AMD’s CPU roadmap has been laid bare by two reputed sources, MLID and DigiTimes. Most of the info is about the Next-Gen Ryzen 8000 mobile family with some basic data on the desktop, HEDT, and server lineups. Let’s begin with our favorite segment.
On the desktop front, the Ryzen 8000 lineup will succeed the existing Ryzen 7000 family in mid to late 2024. In contrast to what was reported earlier, these Zen 5 chips will be fabbed on TSMC’s 4nm “N4” node, an optimization of the 5nm “N5” process. The I/O die will continue to leverage the 6nm or N6 node.
The Ryzen 8000 mobile family will also leverage the 4nm node for all its SKUs. Strix Point, a hybrid-core design will feature a 4nm monolithic die while Strix Halo will pack a chiplet design with multiple dies based on the same node. The former will come with a TDP range of 15W (U-series) to 45W (H-series) while Halo will go as high as 120W, powering the fastest notebooks.
Hawk Point will refresh Phoenix Point like Lucienne was to Cezanne. It’ll retain the Zen 4 core architecture and the same version of the N4 node. While the two Strix lineups will be launched in 2024, the true low-power Zen 5 designs will arrive in 2025. Kraken Point and Escher have a TDP range of 15W to 28W.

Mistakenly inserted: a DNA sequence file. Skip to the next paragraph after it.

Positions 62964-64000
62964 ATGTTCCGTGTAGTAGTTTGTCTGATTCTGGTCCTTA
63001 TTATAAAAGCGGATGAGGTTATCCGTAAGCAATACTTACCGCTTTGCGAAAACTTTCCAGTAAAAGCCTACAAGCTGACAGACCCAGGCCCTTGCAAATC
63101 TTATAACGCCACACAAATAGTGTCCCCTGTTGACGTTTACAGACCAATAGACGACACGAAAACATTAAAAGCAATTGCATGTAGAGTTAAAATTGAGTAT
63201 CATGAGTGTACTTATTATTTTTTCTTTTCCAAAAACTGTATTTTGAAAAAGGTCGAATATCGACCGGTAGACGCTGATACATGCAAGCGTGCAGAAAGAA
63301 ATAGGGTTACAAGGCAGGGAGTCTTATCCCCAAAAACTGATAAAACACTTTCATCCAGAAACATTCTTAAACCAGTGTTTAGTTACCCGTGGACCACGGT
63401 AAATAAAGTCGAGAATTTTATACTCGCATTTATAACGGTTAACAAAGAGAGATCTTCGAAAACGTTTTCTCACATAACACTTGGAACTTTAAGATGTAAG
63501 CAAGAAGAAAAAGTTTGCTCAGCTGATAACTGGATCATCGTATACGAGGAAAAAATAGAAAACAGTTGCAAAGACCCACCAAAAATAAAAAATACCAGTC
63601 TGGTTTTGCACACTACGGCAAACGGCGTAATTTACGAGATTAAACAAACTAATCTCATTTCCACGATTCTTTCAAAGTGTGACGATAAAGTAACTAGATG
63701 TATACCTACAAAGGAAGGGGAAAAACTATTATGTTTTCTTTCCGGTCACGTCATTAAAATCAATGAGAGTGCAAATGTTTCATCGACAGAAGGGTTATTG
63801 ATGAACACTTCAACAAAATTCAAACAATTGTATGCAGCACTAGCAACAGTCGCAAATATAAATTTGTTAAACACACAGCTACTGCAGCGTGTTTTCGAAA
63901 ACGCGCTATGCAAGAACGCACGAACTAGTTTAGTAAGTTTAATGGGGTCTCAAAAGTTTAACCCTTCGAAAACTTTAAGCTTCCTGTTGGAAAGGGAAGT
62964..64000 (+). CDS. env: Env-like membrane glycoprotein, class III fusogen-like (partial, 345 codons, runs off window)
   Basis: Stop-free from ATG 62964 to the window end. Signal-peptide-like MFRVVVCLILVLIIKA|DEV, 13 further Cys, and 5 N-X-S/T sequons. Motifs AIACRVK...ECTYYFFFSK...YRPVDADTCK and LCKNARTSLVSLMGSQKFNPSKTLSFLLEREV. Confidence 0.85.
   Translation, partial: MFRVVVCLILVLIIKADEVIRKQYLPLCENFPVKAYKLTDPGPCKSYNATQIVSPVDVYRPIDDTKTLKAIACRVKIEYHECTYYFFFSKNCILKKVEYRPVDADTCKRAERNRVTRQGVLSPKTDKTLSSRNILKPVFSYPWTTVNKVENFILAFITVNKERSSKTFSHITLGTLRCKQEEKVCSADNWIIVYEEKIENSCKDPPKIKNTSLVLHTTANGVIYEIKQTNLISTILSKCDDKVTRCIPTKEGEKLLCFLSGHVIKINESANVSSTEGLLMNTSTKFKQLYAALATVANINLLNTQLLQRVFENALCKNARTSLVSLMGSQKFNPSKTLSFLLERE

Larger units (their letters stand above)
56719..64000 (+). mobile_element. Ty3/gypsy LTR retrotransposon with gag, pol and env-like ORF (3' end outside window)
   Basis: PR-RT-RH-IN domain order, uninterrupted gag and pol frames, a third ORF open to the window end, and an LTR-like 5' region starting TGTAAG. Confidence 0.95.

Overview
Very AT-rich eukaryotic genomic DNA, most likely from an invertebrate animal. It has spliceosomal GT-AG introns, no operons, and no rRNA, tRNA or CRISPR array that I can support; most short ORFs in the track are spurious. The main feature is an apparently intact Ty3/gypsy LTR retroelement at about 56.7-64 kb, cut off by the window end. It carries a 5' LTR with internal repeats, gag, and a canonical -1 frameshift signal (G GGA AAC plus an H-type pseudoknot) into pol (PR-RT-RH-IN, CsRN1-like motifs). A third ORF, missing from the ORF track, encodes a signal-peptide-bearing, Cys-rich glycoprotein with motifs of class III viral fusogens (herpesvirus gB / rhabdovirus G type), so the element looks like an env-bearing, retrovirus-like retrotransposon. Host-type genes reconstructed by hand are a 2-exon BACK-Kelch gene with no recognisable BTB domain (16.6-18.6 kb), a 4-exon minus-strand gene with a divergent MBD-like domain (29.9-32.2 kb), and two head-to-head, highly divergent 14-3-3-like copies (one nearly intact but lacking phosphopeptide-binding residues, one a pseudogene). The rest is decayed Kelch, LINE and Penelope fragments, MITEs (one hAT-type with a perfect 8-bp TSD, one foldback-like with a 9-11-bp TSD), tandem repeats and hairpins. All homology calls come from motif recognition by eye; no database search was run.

Fire Range will succeed Dragon Range in the high-performance notebook segment with a TDP of over 45W. It’ll feature 16 Zen 5 cores on a chiplet-based design fabbed on TSMC’s 4nm process node. There’s also talk of Shimada Peak, a Zen 5-based Threadripper slated to launch in 2025. Not much is known about this stack.
Finally, we move to the Data Center market. It looks like the 5th Gen Epyc Family (Turin) will leverage TSMC’s 3nm node, the first AMD product to do so. Considering how AMD’s been doubling down on the high-margin data center market, this isn’t too far-fetched, and a launch window of 2025 makes it even more believable.